“Ultimately, [full-lengths are the] best way to really show a brand, a team and the whole brand identity,” he says.
The identity of a local skate scene or crew can also come through more clearly in a a full-length video, says Fulton. “You’re watching it for a different reason, it captures a scene. You’re getting a vibe for the crew and those full-lengths capture that better,” he says. Ostrowski, who made 2017’s Genesis [27 minutes], 2020’s Genesis 2 [55 minutes] and this year’s Genesis 3 [60 minutes], says his videos have a tendency to get longer in an organic way. “We’ll set a deadline and we’ll have five or six people that have parts, then it’ll start growing, a new person gets into the mix late,” he says. “…suddenly you’ve been filming for three years and end up with the hour video.”
“If you can keep it under a 40-minute runtime, without credits and intro, I think that’s the sweet spot.”
Stewart says a similar process led to 2014’s Static IV and V [35 minutes and 38 minutes, respectively] – he cast a wide net for parts, thinking skaters would drop out, but then they never did so he had to make two videos. And whereas Ostrowksi says longer form videos are best for showcasing his crew and individual skaters’ personalities with full parts, intros, b-roll and all, Stewart says he sets out to create a feeling. The Static series, for example, is “spooky.”
“The short edits of the past 10 years don’t leave room for the videomaker, who doesn’t have a chance to inject a perspective, something beyond skating, a theme or a vibe,” Stewart says. “A meaningful piece of media should transport you and take your imagination outside the room where you’re watching your phone.”
The longest video in SkateVideoSite’s database is 900 Films’ 2001 opus, Tony Hawk’s Gigantic Skatepark Tour, which clocks in at 220 minutes. That’s three-and-a-half hours of skatepark footage. Another contender for longest video in the more traditional, non-tour and non-documentary category, is from Far East Skate Network, which released various titles out of Japan from 1995 to 2008. Its Overground Broadcasting video, released in ‘08, is made up of some 25 sections and clocks in at 110 minutes.
This year, when it was finally released in full, Tightbooth’s Lenz III challenged viewers with its 88-minute runtime. The filmmakers interviewed for this story weren’t sure if there is an ideal skateboard video runtime (one wonders if 411 Video Magazine, with its average video length of 48.5 minutes, over 118 releases, approached an ideal video length, at least for its era.) Marello offers the most complete formula: “If you can keep it under a 40-minute runtime, without credits and intro, I think that’s the sweet spot.” Fulton is more subjective: “As long as it’s captivating throughout the whole thing, the length doesn’t really matter,” he says, checking a recent release, Bubble, for praise. “That was awesome the whole way through, it felt like it went by so fast.”
“The biggest challenge is being memorable, not being seen – it used to be being seen.”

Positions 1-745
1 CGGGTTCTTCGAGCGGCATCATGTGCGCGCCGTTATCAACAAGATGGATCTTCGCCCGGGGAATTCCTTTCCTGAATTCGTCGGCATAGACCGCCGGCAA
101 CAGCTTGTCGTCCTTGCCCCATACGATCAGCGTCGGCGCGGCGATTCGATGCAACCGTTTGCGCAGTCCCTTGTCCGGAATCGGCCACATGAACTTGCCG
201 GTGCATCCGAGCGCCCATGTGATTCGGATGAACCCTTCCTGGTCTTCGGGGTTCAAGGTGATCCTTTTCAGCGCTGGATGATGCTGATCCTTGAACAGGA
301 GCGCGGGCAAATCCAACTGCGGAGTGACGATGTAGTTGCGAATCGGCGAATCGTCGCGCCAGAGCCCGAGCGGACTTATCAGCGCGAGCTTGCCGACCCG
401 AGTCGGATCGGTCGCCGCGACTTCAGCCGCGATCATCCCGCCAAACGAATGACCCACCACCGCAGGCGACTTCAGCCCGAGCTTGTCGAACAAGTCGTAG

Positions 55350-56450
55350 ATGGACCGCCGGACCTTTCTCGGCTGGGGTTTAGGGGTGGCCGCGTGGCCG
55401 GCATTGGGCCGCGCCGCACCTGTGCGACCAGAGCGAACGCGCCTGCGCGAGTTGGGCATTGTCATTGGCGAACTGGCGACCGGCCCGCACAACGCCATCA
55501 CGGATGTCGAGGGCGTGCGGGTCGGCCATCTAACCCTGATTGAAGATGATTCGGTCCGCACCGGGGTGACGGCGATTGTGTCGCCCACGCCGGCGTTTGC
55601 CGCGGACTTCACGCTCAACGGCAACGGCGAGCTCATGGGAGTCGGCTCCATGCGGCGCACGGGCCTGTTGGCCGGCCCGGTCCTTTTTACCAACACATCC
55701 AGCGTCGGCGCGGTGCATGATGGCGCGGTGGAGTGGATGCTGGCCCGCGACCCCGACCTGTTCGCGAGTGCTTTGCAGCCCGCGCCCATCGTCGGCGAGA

The form of skate videos has evolved over the past decade. Wisenthal points to the 2014 Supreme video, “cherry” [40 minutes], as a bridge between skate video eras — from the traditional structure of something like Pretty Sweet to something that plays like an extended edit, for instance, Polar’s 2018 release, We Blew It At Some Point [34 minutes].
In that vein, Marello advocates for never cutting to black as a means of keeping viewers engaged, while admitting that skaters’ consumption patterns have changed. “People definitely have shorter attention spans than before. It’s less of a commitment to watch a video than it was before.”
That’s because it’s never been easier to watch a skate video, a fact that Stewart says inverts the previous goals of skateboard filmmakers. “The biggest challenge is being memorable, not being seen – it used to be being seen.”
Ostrowski, having put out consecutive full-lengths, each around an hour long, has a YouTube page packed with shorter edits. He’s also been making a series of quicker-hitting montages for Jenkem Mag called “G-FILES.” He says there are plenty of reasons to make shorter videos, some already mentioned, others including the lack of pay involved in making substantial independent videos, but he’s still torn. “I just really love the longevity of [full-lengths] and the feeling of going to a premiere. We’re hitting a point where we almost want to start making shorter videos and montage things, but I feel like not all the guys see the benefits of the longer form video. The most important thing to me is being able to leave a mark and give everyone a voice, skate-wise, having their name in the video, little things like that.”
Despite steadily falling average video lengths, the demise of the full-length skateboard video continues to be greatly exaggerated. This past August was a bumper month for videos, and the worldwide tour which Stewart has been on to premiere Static VI seems to indicate there’s still plenty of appetite for longer, complete videos that transport viewers.
Full-length skate videos also offer more to their makers, Stewart says, perhaps explaining why he’s pursued the Static series for more than two decades. “It’d be like if you’re a painter, but for the past 10 years, you’ve been doing everything on your tablet. At a certain point, I want to experience more of the artistic side of it – I don’t just want to be creating an image, I want to go through the process of creating an actual tangible piece of art,” Stewart says. “There’s something so rewarding about the process of making full-length videos that they refuse to die.”